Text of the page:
Thursday, July 12, 2007

Free the Benghazi Six

We Jews know all too well how prone people are to blame "foreigners" when something tragic and unexplainable happens. This historical legacy of being scapegoated should make us even more sensitive when we see the same thing happening to others. And there are few such cases in the world today more troubling than that of the six healthcare workers, mostly Bulgarian nurses, who have been condemned to death by Libya. Just, yesterday, the Libyan Supreme Court upheld the death penalty imposed on the six.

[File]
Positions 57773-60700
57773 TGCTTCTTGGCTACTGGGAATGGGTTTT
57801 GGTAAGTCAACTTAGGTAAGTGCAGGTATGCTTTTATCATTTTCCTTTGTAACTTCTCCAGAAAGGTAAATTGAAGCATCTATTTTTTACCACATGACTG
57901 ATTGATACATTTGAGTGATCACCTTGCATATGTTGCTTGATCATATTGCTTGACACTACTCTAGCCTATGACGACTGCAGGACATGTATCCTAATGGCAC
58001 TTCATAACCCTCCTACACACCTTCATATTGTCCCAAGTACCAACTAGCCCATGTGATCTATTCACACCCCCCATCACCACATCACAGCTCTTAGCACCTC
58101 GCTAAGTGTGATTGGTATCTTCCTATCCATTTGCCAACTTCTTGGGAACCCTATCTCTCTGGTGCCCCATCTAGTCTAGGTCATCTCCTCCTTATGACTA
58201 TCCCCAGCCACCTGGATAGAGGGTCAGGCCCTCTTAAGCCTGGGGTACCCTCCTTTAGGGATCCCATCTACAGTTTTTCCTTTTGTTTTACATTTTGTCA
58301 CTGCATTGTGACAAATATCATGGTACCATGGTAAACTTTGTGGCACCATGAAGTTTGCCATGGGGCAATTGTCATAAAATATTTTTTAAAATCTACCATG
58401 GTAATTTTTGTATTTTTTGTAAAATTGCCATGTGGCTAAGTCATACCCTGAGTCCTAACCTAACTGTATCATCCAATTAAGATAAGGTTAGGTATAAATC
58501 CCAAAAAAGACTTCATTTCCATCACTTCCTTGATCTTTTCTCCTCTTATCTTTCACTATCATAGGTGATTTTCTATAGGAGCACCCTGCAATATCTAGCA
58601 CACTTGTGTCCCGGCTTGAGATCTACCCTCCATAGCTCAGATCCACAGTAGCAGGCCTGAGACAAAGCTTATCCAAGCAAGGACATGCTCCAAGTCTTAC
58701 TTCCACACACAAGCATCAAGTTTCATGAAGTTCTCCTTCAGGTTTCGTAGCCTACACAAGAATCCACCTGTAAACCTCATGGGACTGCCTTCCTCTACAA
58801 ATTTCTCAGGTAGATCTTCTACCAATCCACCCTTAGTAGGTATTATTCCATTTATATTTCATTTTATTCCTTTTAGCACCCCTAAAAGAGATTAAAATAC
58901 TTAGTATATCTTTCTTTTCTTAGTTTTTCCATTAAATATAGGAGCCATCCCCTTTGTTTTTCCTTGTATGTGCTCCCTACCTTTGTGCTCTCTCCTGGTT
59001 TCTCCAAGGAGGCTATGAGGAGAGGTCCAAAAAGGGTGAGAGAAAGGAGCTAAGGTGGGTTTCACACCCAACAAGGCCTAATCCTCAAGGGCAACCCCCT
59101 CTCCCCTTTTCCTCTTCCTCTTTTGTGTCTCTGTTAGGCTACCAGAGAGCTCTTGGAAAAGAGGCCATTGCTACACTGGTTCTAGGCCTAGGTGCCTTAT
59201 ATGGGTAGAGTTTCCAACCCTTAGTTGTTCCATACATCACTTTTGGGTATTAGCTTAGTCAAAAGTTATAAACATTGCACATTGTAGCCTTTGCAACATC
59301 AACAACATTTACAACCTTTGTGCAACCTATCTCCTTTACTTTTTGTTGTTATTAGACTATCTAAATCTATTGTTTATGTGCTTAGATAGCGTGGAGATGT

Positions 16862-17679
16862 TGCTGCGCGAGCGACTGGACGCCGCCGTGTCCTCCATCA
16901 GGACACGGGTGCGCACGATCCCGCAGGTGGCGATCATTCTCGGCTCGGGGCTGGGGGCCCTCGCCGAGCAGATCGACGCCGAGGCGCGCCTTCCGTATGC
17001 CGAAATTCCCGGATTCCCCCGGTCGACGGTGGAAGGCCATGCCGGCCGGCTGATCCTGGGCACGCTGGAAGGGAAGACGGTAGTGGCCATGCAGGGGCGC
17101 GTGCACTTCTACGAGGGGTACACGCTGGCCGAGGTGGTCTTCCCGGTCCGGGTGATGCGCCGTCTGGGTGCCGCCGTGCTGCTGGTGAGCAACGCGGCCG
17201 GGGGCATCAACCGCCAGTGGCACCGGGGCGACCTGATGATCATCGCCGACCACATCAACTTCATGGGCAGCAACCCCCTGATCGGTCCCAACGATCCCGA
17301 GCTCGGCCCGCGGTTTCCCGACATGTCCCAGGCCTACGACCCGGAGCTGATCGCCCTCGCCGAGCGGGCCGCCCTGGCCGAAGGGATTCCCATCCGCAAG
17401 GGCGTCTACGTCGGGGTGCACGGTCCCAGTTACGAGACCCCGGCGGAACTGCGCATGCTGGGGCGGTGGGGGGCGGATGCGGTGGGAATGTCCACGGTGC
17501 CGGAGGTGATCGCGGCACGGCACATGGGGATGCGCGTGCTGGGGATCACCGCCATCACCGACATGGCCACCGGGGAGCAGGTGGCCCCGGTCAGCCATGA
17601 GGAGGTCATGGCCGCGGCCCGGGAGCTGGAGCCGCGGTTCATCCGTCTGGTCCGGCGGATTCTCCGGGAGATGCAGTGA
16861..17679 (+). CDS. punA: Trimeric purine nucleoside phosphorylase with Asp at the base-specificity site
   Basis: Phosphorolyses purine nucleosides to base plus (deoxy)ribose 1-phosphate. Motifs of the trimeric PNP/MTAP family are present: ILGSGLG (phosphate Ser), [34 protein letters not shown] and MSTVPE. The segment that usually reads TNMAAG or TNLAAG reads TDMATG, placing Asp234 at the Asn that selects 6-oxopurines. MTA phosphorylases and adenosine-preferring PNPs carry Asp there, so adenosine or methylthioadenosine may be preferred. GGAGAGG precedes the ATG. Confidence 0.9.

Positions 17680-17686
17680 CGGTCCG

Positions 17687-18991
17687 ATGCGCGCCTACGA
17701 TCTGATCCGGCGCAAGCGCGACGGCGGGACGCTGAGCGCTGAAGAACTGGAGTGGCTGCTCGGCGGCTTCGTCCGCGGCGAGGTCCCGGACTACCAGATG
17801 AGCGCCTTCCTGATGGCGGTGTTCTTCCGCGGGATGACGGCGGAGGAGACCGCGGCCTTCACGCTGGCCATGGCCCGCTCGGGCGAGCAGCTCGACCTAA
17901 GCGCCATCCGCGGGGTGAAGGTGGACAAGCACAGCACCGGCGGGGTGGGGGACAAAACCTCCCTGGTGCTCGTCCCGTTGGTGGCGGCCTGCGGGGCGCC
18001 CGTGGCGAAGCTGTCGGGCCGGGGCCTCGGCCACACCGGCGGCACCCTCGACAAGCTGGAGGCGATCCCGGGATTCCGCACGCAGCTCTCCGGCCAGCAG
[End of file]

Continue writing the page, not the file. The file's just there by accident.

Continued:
The case arose because of the infecting of over 400 Libyan children with AIDS at a hospital in 1998, a tragic and inexplicable event. An event that may have even had to do with some degree of negligence. But a conspiracy of intentional murder (of which the six were convicted)? Murder worthy of the death penalty? And only the foreign workers being responsible, not a single Libyan? The accusations are laughable on its face.

But there is nothing laughable about innocent people being killed by a government in order to placate an angry populace. Nothing laughable at all.

You can sign a petition for the six here.

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